- Mix castile soap, witch hazel, and water in a small spray bottle
- I just have one, near my laundry room. You could attach bidets to all of your toilets depending on your needs. This is an optional item though!
HOW TO PUT ON A CLOTH DIAPER
There are 3 methods I know of. After any method, you need to put the soiled diaper into a wet bag. At the end of the day, take all of your wet bags to the washer and wash them. You can keep reusing the cover until it gets wet (unless you use Method #1).
Method #1 – Inserts
Put an insert inside the pocket of your diaper cover and attach around baby (take the insert out when it’s soiled so that it is easier to put in the laundry later). You cannot reuse any part of the diaper when using this method. We preferred this method once Alice became bigger and more mobile.
Method #2 – Prefolds
Fold the prefold in thirds (hot dog style) and set inside diaper cover. Attach cover around baby. Reuse cover if not soiled.
Method #3 – Wrap Around
Lay a prefold flat and lay an insert on top. Fold the prefold underneath the insert and wrap around baby. Attach with a snappi. Cover this with a diaper cover and attach around baby. Reuse cover if not soiled. This method doesn't work very well when baby gets bigger because the snappi becomes too tight.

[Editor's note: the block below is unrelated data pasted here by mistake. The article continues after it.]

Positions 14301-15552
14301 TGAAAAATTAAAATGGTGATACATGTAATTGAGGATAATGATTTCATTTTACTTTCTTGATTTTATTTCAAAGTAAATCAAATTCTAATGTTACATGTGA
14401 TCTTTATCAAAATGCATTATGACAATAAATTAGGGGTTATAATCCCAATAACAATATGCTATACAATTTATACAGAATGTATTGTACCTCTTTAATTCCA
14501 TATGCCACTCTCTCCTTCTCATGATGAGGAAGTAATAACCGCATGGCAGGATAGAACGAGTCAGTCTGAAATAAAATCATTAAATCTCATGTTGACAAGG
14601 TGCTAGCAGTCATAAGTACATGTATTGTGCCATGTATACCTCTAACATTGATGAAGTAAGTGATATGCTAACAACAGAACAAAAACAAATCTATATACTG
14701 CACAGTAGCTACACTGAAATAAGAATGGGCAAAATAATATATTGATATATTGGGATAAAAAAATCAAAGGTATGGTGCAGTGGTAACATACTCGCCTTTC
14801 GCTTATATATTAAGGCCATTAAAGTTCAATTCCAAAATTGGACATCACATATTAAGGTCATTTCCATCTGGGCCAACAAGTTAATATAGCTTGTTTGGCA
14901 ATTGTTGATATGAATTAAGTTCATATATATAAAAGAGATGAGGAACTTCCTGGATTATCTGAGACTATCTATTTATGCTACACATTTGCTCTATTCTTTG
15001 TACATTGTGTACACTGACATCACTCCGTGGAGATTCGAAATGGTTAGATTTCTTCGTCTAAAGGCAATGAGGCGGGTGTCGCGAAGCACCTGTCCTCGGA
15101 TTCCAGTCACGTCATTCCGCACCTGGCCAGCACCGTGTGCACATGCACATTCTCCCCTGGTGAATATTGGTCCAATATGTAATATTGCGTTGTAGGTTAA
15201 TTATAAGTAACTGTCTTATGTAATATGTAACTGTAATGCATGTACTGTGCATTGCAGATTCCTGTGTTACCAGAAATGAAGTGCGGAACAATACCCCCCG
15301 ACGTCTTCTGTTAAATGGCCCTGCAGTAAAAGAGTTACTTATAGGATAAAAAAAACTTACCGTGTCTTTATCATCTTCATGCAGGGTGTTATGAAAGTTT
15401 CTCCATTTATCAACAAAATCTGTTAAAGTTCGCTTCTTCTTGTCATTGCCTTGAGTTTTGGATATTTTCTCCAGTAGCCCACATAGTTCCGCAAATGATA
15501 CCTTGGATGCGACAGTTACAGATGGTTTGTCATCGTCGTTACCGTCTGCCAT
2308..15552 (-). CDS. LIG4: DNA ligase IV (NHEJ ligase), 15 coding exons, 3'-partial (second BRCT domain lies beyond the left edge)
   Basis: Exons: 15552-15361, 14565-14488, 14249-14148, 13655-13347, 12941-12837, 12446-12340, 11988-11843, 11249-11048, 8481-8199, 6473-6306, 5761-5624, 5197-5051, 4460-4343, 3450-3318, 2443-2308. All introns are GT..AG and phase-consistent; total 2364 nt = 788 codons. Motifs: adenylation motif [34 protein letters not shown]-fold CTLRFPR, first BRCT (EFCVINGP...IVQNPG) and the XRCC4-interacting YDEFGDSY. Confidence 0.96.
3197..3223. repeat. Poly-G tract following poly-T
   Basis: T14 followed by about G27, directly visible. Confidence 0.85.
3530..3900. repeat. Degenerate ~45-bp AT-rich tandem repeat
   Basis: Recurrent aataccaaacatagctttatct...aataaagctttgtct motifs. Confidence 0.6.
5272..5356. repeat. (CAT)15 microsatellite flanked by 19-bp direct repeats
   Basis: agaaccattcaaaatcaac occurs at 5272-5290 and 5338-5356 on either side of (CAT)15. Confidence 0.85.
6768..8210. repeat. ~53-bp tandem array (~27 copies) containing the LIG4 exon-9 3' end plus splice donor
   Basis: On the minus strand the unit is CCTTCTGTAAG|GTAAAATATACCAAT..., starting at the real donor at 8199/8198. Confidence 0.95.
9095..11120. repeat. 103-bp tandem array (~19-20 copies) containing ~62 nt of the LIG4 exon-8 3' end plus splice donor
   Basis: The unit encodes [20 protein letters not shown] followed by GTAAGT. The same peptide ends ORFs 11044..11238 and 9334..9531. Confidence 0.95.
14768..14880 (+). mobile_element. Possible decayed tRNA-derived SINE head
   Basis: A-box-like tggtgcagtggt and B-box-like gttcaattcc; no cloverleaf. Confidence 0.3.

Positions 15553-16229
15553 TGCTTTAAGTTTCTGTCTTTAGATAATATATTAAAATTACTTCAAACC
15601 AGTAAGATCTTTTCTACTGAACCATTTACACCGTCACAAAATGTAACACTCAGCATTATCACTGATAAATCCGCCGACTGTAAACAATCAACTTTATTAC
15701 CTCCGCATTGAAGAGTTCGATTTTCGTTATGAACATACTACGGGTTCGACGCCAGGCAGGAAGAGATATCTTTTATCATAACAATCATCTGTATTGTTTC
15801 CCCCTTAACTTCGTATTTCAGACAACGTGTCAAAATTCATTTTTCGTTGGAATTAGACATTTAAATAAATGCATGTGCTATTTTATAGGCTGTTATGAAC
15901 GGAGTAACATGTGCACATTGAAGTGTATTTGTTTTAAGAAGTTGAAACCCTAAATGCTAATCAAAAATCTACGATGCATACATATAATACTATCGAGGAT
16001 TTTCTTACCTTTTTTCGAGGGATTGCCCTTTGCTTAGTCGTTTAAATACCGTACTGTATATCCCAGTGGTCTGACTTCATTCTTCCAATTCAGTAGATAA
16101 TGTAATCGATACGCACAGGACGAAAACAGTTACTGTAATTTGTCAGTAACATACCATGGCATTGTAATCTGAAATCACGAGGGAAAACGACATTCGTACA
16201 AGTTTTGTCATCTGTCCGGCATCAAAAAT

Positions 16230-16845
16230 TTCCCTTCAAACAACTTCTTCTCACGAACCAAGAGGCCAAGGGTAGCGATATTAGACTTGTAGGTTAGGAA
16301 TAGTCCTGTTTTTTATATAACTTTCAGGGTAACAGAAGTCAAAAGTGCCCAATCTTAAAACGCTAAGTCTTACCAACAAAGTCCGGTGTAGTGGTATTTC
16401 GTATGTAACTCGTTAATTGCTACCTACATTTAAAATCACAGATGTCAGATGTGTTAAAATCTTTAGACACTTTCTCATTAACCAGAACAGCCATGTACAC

HOW TO WASH
Put soiled diapers, wipes, and wet bags (and soiled clothes, if you want) into the washing machine with laundry detergent. Just use the same amount you would with any full load. Then dry it all. If you want to get your inserts and prefolds completely white. once a month, put all white diapering items in the washing machine with about 1/4 cup of bleach. Wash this again with detergent to get the smell of bleach out. Dry all of this.
This is totally dependent on your child and your family dynamic, but many cloth diapering parents find that they're able to potty train their child earlier than parents who use disposables. When your child gets older, the quantity of pee increases and the cloth diaper can only hold so much liquid. So your kid will get wet faster.
I learned about Elimination Communication just before Alice turned 1 and I loosely started employing those techniques to begin potty training around her first birthday. I started a bit late for this method (you're supposed to start when the baby is born), but Alice was able to use the toilet by 18 months. I didn't (and still don't) consider her to be fully potty trained at that time because she still wore a diaper at night. She didn't stop wearing a diaper at night until she was 2 but I also nursed her overnight until then. If she had been night-weaned earlier, she likely wouldn't have needed that nighttime diaper. Like I said, every child is different and not every parent will have the time to train their child early, but I do think the cloth diapers helped us out with this!
I hope that was helpful! Please do not hesitate to ask me anything about cloth diapers! I think it is so worth it and I would be more than happy to help you figure out how to do it!